is calculated, simulating biological analytes of different sizes and polarizabilities attached to the microresonator
surface. Besides whispering-gallery-mode frequency shifts, we find that also broadenings and splittings (from
lifted rotational symmetry) appear due to particles attachment and/or the vicinity to a planar coupler. For a
single analyte, both particle size and refractive index can be determined from the broadening and shift, opening
the perspective to a new biosensing modality.
We have developed a home-built CARS microscope which exploits linearly-chirped ultrafast laser pulses. By using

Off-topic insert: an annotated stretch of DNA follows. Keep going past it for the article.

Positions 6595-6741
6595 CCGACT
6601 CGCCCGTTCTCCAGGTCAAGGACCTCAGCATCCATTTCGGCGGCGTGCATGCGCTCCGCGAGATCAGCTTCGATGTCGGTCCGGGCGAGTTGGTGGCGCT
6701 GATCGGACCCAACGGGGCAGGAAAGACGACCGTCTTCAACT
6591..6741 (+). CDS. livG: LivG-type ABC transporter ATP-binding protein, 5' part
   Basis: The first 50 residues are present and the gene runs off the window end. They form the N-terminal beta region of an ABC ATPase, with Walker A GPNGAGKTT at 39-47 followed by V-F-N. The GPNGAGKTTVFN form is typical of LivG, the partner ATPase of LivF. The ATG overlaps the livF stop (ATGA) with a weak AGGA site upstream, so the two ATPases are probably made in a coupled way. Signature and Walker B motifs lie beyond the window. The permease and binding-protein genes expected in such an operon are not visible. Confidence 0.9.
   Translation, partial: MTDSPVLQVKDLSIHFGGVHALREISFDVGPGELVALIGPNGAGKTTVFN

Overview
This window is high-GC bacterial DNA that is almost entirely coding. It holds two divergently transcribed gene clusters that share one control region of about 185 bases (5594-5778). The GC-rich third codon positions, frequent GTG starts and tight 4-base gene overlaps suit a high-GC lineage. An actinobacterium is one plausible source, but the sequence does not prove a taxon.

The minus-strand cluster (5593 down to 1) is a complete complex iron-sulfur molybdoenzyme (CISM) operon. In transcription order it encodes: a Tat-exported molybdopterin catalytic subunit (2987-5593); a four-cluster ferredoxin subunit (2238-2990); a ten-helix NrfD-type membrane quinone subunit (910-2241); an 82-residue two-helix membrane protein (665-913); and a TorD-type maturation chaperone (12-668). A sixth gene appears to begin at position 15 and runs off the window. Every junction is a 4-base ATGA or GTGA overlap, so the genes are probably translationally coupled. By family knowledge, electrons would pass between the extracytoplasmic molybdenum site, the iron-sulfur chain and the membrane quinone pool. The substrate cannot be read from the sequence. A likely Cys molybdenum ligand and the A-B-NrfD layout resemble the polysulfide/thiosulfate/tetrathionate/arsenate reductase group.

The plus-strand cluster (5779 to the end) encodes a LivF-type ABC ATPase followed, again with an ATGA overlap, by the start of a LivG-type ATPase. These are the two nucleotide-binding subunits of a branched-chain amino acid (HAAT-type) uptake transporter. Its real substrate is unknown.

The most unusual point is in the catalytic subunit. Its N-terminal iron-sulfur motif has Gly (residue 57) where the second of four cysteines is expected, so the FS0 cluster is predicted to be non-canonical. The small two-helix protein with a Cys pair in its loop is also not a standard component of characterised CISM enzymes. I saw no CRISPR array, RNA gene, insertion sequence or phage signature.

glass of high group-velocity dispersion, Stokes and Pump pulses of 150 fs duration Fourier-limited are equally
chirped to pulse durations in the 0.5 ps-2.8 ps range. In this way we reduce the spectral width of the instantaneous
frequency difference to the Fourier limit of the chirped pulse duration (spectral focussing). As a proof of
principle, CARS spectroscopy with high spectral resolution is demonstrated on polystyrene beads. We also
show, both theoretically and experimentally, that for chirped pulse durations shorter than or comparable to the
Raman coherence time, maximum CARS signal occurs for a Pump arriving after the Stokes pulse. Furthermore,
we demonstrate the applicability of our CARS microscope to biological sciences by performing CARS microspectroscopy
on different live cells and fixed tissue samples.